The University of Texas has made a statement defending a report which suggested that children born to parents who had a gay relationship have more problems in adult life than those born to married, straight parents.

The population-based survey, written by Professor Mark Regnerus, was published in July’s Social Science Research, and was the largest of its kind, the University of Texas said, to feature children with gay parents in such a broad, probability-sampled population.

It appeared to suggest that children born in the twentieth century to parents who had a gay relationship have encountered more personal problems in adult life than those born to married, straight parents.

The paper, which investigated a sample of 3000 people, 248 with a gay parent, came under heavy criticism because it suggested that the children of gay parents were more likely to suffer from depression than those of straight parents.

Blogger, Scott Rose, lodged a complaint with the university, saying that Professor Regnerus had deviated from “ethical standards”, that it included “possible falsifications”, and that he was not able to act impartially because of his Catholic beliefs.

“Since it’s a sensitive subject that offers quite different conclusions from previous studies, it’s not surprising that it has drawn critics,” Mr Regnerus told FoxNews.com.

A statement from the University read:

“The University of Texas at Austin has determined that no formal investigation is warranted into the allegations of scientific misconduct lodged against associate professor Mark Regnerus regarding his July article in the journal Social Science Research,”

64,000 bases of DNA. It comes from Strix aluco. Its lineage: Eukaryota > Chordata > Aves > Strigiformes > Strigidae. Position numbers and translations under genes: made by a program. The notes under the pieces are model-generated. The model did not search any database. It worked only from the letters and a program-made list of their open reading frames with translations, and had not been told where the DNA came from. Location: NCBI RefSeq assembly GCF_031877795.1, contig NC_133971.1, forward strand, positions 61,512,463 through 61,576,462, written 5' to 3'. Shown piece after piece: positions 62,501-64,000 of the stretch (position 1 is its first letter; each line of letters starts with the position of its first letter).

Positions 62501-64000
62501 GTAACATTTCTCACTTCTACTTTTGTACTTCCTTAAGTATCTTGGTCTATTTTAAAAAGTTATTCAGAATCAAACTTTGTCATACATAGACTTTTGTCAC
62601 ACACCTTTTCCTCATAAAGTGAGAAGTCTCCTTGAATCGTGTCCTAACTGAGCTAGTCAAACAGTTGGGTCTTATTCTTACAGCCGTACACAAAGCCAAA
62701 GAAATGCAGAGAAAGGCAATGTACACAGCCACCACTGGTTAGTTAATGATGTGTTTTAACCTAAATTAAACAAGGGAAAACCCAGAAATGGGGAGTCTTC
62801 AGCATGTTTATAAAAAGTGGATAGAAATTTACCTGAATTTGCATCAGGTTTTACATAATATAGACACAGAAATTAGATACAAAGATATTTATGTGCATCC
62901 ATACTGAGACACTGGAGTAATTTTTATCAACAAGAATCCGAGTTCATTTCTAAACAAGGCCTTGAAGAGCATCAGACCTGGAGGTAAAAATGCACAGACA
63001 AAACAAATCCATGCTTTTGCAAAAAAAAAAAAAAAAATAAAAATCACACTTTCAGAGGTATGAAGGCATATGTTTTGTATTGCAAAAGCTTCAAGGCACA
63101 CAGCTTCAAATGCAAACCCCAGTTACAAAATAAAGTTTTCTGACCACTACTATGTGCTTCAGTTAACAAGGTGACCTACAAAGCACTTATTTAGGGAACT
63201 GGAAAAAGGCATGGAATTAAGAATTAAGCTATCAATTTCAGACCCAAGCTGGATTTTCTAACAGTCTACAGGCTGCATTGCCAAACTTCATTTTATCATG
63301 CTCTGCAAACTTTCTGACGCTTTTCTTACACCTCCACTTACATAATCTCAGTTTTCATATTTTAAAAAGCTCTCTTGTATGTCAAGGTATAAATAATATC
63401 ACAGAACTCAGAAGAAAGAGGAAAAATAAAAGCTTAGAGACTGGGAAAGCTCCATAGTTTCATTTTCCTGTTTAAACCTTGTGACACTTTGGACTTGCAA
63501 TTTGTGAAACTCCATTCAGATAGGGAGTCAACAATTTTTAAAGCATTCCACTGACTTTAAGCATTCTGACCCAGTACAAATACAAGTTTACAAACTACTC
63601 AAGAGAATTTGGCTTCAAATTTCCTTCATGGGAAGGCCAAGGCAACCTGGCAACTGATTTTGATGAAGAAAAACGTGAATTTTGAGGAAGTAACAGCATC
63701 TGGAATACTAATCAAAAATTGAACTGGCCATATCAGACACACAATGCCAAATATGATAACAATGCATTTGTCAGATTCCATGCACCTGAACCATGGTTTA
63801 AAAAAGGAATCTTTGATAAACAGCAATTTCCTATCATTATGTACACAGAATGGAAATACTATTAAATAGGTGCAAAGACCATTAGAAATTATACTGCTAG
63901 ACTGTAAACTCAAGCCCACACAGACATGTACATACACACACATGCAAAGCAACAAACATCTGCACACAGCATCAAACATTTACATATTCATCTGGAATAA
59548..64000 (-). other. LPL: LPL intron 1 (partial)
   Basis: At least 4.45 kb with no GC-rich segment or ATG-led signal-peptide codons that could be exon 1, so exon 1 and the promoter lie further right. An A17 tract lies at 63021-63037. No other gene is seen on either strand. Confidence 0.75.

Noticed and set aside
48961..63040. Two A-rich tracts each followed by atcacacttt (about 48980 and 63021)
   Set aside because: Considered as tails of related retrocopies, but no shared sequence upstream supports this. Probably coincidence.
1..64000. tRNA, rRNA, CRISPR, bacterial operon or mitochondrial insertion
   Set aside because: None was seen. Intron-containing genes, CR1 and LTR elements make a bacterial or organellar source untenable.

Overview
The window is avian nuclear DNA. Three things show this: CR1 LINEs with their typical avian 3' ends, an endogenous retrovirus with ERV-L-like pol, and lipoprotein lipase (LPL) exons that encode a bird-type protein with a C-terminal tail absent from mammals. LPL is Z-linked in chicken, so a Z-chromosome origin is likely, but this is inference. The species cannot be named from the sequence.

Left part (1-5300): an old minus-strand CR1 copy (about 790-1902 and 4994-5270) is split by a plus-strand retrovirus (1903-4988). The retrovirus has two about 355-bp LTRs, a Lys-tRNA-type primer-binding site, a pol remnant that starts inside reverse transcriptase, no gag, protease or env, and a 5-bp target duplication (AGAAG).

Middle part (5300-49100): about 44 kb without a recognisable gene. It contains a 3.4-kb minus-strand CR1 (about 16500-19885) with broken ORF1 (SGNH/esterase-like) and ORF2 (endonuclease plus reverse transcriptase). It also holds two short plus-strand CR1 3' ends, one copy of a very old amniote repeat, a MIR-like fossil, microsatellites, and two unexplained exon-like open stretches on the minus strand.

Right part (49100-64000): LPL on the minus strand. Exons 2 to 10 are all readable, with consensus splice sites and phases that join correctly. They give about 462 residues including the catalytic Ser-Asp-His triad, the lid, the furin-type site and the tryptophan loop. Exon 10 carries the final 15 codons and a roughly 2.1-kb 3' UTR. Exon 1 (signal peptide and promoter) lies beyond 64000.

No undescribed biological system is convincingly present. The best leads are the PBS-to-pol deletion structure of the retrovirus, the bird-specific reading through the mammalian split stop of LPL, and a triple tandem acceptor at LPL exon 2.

“As with much university research, Regnerus’ New Family Structures Study touches on a controversial and highly personal issue that is currently being debated by society at large.”

After the announcement, Mr Rose wrote on his blog that he will continue to pursue his claims against Professor Regnerus.

“The legitimate scientific community is united in concerns about the Regnerus study’s lack of intellectual integrity, and the fact that prior to publication, the study did not receive ethical and appropriate professional peer review,”Mr Rose wrote.

Professor Regnerus added that despite the findings of his study, he believed same-sex couples were capable of being good parents, saying:

“It is certainly accurate to affirm that sexual orientation or parental sexual behavior need have nothing to do with the ability to be a good, effective parent.”